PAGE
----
Throughout my life, my thinking about Christian faith has changed. That’s a good thing. There are many things I learned as a child which no longer serve me well as an adult. With each new experience, each new encounter with another person, my thinking and convictions change and grow.
As I’ve written many times, those changes include a different understanding of Lent with its climax in Holy Week, Good Friday and Easter. If you had asked me at the end of childhood, at age 12 or so, what Lent was about, I would have said something like this: in Lent, we become more intensely aware of our sinfulness. Holy Week, culminating in the cross, is about Jesus dying to pay for our sins so that we can be forgiven by God.
That particular understanding of Jesus’ death is known either as the “payment understanding” or the “substitutionary understanding of the cross”. In short, this theory tells us that Jesus died in our place in order to satisfy the debt that we all owe to God. We couldn’t pay it, because we are sinful. Only the sinless Son of God could pay our debt on the cross.
Over the years, I have become convinced that this understanding of the cross is a serious distortion of its meaning. It is deficient, both in theological and historical terms. At stake is not primarily having “right beliefs.” At stake is what Christianity is about.
Theologically, the payment understanding implies that the death of Jesus was part of God’s plan of salvation from the very beginning. It had to happen; indeed, it was foreordained. Humanity owed a debt to God, and it had to be satisfied. Jesus, God’s sinless son, was the only one who could pay the price that we all deserve to pay. In this understanding, the death of Jesus was God’s will from the very beginning.
But one must ask: really? Was it God’s will that this remarkably good person, centered in God to such an extraordinary degree, be killed? If so, what does that say about what God is like?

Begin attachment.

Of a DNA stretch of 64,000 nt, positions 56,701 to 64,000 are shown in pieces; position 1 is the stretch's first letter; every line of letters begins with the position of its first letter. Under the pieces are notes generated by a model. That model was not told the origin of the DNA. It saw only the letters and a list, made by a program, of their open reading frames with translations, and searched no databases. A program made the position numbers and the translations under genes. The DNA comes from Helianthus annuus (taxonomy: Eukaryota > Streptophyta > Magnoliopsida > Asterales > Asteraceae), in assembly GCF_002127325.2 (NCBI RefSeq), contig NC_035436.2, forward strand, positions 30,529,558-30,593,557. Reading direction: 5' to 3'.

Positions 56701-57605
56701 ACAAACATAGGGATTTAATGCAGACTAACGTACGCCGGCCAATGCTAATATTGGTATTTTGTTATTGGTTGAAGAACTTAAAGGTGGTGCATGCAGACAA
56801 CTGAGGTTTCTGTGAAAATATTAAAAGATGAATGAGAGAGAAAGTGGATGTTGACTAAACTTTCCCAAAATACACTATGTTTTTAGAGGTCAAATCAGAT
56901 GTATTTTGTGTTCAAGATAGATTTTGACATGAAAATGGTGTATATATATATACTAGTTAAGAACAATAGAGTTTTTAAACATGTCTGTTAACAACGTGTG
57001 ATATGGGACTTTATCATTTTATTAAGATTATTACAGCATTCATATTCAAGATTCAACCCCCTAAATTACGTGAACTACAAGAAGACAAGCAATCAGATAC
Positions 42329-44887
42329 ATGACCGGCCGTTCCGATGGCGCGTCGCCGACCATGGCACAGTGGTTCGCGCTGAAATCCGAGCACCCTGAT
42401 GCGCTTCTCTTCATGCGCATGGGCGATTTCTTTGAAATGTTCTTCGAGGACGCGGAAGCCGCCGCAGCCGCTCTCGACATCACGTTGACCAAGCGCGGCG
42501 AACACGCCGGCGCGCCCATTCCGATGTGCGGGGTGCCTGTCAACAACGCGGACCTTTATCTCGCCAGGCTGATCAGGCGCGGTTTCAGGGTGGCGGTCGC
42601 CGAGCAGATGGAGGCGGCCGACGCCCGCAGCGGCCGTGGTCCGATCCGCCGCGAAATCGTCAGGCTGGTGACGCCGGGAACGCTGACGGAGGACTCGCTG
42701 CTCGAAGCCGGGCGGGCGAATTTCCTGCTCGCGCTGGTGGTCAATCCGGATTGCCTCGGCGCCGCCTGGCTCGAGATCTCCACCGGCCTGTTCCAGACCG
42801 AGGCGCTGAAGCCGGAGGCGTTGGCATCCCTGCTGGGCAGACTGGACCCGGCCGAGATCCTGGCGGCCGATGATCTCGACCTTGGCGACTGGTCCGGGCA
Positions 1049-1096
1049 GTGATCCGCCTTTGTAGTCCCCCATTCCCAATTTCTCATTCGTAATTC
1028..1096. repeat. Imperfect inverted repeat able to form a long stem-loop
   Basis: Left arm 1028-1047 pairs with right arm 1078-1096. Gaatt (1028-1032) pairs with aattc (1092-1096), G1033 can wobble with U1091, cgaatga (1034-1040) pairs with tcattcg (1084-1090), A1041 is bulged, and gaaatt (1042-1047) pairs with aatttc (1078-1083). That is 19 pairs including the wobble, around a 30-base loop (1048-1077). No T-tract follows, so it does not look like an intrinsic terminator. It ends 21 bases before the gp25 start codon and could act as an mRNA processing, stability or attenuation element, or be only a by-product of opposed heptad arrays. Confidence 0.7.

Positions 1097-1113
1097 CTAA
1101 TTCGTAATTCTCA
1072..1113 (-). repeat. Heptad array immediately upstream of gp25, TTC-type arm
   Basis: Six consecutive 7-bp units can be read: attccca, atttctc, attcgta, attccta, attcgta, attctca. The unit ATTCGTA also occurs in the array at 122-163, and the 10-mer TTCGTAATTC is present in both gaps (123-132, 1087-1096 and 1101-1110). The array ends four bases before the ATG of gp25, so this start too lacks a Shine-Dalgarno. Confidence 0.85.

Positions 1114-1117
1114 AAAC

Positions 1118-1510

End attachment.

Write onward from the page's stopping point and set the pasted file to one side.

This understanding is also historically flawed. A major problem is that it was first fully articulated less than a thousand years ago by Anselm in 1098. In the first thousand years of Christianity, including the New Testament, the payment understanding is one of many different metaphors.
Another historical problem is that the first three gospels (Mark, Matthew and Luke) indicate that Jesus warned his followers three times that he would be killed by the people in authority, both the religious and the political authorities of his day.
Nowhere do the gospels say that he is going to Jerusalem to die for the sins of the world. They say that Jesus will “undergo great suffering, and be rejected by the elders, the chief priests, and the scribes, and be killed” (Mark 8:31), that he “will be handed over to the chief priests and the scribes, and they will condemn him to death; then they will hand him over to the Gentiles; they will mock him, and spit upon him, and flog him, and kill him” (Mark 10:33–34).
Every reference in the gospels is about Jesus being killed by the powers that ruled his world. I add that a majority of mainstream New Testament scholars do not think that these warnings go back to Jesus himself, but are the testimony of the early Christian movement after the resurrection. For me, that makes them even more impressive as testimonies to his death. Forty years after his crucifixion, Mark, the earliest gospel (written about the year 70), still speaks of the cross not as a payment required by God but as an execution by the powers that ruled that world.
Jesus died as a martyr. The Greek root of “martyr” means “witness.” A witness is killed because she or he stands for something. In early Christianity, that meant standing for God and standing against the powers that created a world of injustice and violence.
Imagine, what if Lent and Holy Week are not about Jesus as a divinely–ordained payment for sin but about protest against a world that makes martyrs of the prophets? And imagine: what if Easter is about God saying “yes” to Jesus and what he stood for and “no” to the powers that killed him?
Imagine that Christianity is not about an afterlife for those whose sins are forgiven. Imagine that it’s about participating in Jesus’ passion for the transformation of “this world” into a world of justice and peace. Imagine that it’s about a passion to change “this world.” What difference might that make for what it means to be Christian?
Yme Woensdregt is pastor at Christ Church Anglican in Cranbrook.